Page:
Staunton, September 1 – Vladimir Putin said today that those who engage in the rewriting of World War II are “the collaborationists of today,” that “such people have always existed everywhere and always will and have various motives,” but “it is important to understand that this issue is very important today” (kremlin.ru/events/president/news/63983).
In calling attention to this remark, US-based Russian historian Irina Pavlova says that this is but the latest step in the repression of historical science by the Putin regime, a repression that has not yet sparked significant resistance by Russian historians or significant opposition by historians abroad (ivpavlova.blogspot.com/2020/09/blog-post.html#more).
That would be tragic enough because it means that Russians and others as well are once again being denied the opportunity to gain a more accurate picture of their past. But Putin’s words are tragically far more dangerous than that because of how Russians have always been encouraged to view “collaborationists.”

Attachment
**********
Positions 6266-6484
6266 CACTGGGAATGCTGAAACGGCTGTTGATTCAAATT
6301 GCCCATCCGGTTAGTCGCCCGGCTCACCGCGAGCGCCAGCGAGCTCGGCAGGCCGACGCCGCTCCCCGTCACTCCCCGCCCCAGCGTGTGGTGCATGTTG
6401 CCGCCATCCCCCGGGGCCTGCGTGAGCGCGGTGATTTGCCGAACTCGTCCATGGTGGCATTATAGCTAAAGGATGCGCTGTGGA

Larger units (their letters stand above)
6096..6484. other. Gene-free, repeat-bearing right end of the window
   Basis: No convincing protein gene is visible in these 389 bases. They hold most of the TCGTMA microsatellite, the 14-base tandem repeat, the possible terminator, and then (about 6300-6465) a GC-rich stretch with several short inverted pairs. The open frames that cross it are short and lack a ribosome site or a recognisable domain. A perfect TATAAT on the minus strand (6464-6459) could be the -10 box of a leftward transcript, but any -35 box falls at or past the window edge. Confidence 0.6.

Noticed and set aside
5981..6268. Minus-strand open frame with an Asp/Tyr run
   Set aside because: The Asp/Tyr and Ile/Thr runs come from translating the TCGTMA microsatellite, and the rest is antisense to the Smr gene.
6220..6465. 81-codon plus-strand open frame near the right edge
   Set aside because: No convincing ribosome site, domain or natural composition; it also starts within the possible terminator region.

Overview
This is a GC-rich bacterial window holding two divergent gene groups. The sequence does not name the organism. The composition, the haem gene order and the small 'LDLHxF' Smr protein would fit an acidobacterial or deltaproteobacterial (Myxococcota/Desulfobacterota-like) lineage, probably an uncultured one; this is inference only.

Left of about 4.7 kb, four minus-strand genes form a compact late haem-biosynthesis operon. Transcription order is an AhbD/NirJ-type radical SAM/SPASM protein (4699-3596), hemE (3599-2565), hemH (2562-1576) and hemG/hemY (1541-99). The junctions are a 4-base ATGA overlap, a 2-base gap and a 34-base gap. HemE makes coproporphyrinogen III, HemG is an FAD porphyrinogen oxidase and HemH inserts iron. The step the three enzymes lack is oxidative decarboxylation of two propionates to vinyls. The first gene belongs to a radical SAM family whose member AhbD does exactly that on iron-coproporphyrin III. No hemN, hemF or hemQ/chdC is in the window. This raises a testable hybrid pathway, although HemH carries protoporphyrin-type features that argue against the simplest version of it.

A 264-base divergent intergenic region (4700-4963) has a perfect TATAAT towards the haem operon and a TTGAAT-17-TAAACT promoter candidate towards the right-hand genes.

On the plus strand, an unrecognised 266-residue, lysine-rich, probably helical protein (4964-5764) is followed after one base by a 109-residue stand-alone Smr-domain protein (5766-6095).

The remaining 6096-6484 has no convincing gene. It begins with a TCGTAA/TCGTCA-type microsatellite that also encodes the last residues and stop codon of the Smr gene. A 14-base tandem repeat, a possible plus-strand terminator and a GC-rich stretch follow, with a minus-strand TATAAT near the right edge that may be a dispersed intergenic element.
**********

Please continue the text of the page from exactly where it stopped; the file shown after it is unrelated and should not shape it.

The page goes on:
Again, as in Soviet times, those who collaborated with the Germans in any way, including cooperating because they had no choice or coming down on the horrific German side because of the horrific Soviet one, have remained the ones Moscow is not prepared to forgive or forget but insists on continuing to punish.
Soviet and now Russian officials view collaborationists in World War II as something far worse than the Germans and demand that they be denounced, excluded and punished. By extending the application of this term to historians who are today studying that conflict the Kremlin is opening the way to imposing at a minimum an intellectual straightjacket on them.
Tragically, the Soviet past suggests that Russia today will do more than that; and that anyone who seeks to make an honest accounting of what happened during the war and more generally can expect to suffer the loss of work or even worse as long as Putin and his team remain in place.